The Los Angeles art scene coalesced in the late 1950s and ’60s around artists including Ed Ruscha, Billy Al Bengston, De Wain Valentine, and others associated with the pioneering Ferus Gallery. Dubbed the “Cool School,” the Ferus artists were known not only for their work but also for their activities outside of the art world: surfing, womanizing, and generally carousing on the city’s sunny boulevards and beaches. The third iteration of the Hammer Museum’s Made in LA biennial—organized by the museum’s Aram Moshayedi and the Renaissance Society’s Hamza Walker—proposed a current art scene that is much more diverse, with artists whose backgrounds and practices are as wide-ranging as the city’s notorious sprawl. The contributions by the show’s twenty-six participants spanned the fields of film, fashion, television, the internet, literature, and music, as well as painting and sculpture.
The exhibition began with its very title: “a, the, though, only,” a work commissioned from the poet Aram Saroyan. In theory, anyone who passed the banners, billboards, and other advertisements placed throughout the city experienced a small part of the show. Similarly, internet artist Guthrie Lonergan’s Built with Indexhibit (2016)—M&M’s candy widgets with speech bubbles containing text from artists’ statements found in online portfolios—could be viewed from anywhere via the Hammer website. Other artworks that lived outside the museum’s confines included Todd Gray’s restaging (in abridged form) of a 2013 work in which he wore the clothes of his friend Ray Manzarek, founding member and keyboardist of the Doors, for one year. Gray did not document any portion of the piece for the biennial, and thus to experience the performance one had to rely on a chance encounter with the artist out in public during the three-month run of the exhibition.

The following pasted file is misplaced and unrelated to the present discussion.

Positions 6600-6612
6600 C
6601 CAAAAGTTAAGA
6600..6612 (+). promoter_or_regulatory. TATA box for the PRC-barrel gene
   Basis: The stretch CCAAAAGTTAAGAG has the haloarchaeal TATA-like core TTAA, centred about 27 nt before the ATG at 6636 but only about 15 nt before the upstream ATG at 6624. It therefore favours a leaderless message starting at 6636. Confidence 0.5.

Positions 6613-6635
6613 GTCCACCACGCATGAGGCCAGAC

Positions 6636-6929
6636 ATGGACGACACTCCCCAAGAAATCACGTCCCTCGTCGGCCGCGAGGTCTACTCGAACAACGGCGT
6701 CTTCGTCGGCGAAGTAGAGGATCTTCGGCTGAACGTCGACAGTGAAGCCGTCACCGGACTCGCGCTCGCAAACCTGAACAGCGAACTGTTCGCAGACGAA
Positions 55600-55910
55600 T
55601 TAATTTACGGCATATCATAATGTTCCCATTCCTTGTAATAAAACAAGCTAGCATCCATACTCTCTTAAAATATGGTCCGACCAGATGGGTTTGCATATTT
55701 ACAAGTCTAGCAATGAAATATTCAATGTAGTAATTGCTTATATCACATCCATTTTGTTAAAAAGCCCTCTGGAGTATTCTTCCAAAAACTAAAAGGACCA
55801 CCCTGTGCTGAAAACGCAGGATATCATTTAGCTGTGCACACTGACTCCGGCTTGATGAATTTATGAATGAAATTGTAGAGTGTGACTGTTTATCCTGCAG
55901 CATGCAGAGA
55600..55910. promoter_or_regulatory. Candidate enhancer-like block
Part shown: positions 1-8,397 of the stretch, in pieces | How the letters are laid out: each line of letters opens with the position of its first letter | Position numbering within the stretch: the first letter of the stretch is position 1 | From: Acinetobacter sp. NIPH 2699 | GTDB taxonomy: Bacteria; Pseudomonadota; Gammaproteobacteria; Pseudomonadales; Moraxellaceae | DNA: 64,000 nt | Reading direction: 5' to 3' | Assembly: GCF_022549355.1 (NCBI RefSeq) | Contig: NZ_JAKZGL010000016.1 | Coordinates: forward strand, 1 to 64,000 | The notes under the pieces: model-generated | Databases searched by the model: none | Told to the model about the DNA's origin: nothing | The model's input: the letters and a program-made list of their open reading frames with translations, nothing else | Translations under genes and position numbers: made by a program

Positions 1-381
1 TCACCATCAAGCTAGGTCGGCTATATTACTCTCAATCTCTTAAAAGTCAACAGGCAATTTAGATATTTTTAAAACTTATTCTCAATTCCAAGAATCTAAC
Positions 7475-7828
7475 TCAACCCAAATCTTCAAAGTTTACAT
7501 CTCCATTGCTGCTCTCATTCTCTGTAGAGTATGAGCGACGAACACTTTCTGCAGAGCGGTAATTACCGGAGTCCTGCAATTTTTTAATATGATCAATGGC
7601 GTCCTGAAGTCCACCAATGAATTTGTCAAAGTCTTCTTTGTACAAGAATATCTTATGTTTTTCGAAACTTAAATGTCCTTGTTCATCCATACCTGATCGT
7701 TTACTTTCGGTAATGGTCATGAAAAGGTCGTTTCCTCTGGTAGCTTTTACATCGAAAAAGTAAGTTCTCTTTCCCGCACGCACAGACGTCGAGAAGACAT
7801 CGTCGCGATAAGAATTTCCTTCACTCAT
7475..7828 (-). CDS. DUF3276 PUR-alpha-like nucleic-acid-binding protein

A number of works at the Hammer took full advantage of the museum’s various spaces. Kelly Akashi’s Eat Me (Interior), 2016, a captivating polyurethane sculpture based on the form of a dried-out onion though provocatively suggesting female genitalia, hung delicately across the museum’s open-air courtyard. Handmade adobe bricks shaped by activist artist Rafa Esparza and his father, an immigrant with experience in manufacturing adobe bricks in his native Mexico, sprawled across the expansive second-floor terrace in Tierra (2016). Visitors were invited to walk on the installation and ponder the politics of property, place, power, and labor.
Gala Porras-Kim presented ethnographic artifacts borrowed from the Fowler Museum (which, like the Hammer, is on the UCLA campus), such as horn fragments and basket weavings, that lack definitive dates, provenance, and other pertinent information. Over two dozen such items were on view, along with their incomplete filing materials (including Post-its with notations written by museum staff at the Fowler), as well as to-scale pencil renderings Porras-Kim made of the items—her own version of the cataloguing process. The artist also created two works that were inspired by Fowler artifacts but invented new contexts for them: a large-scale pattern painting based on a piece of embroidery, and a decorative ceramic vessel with cutouts in the shape of various pottery shards.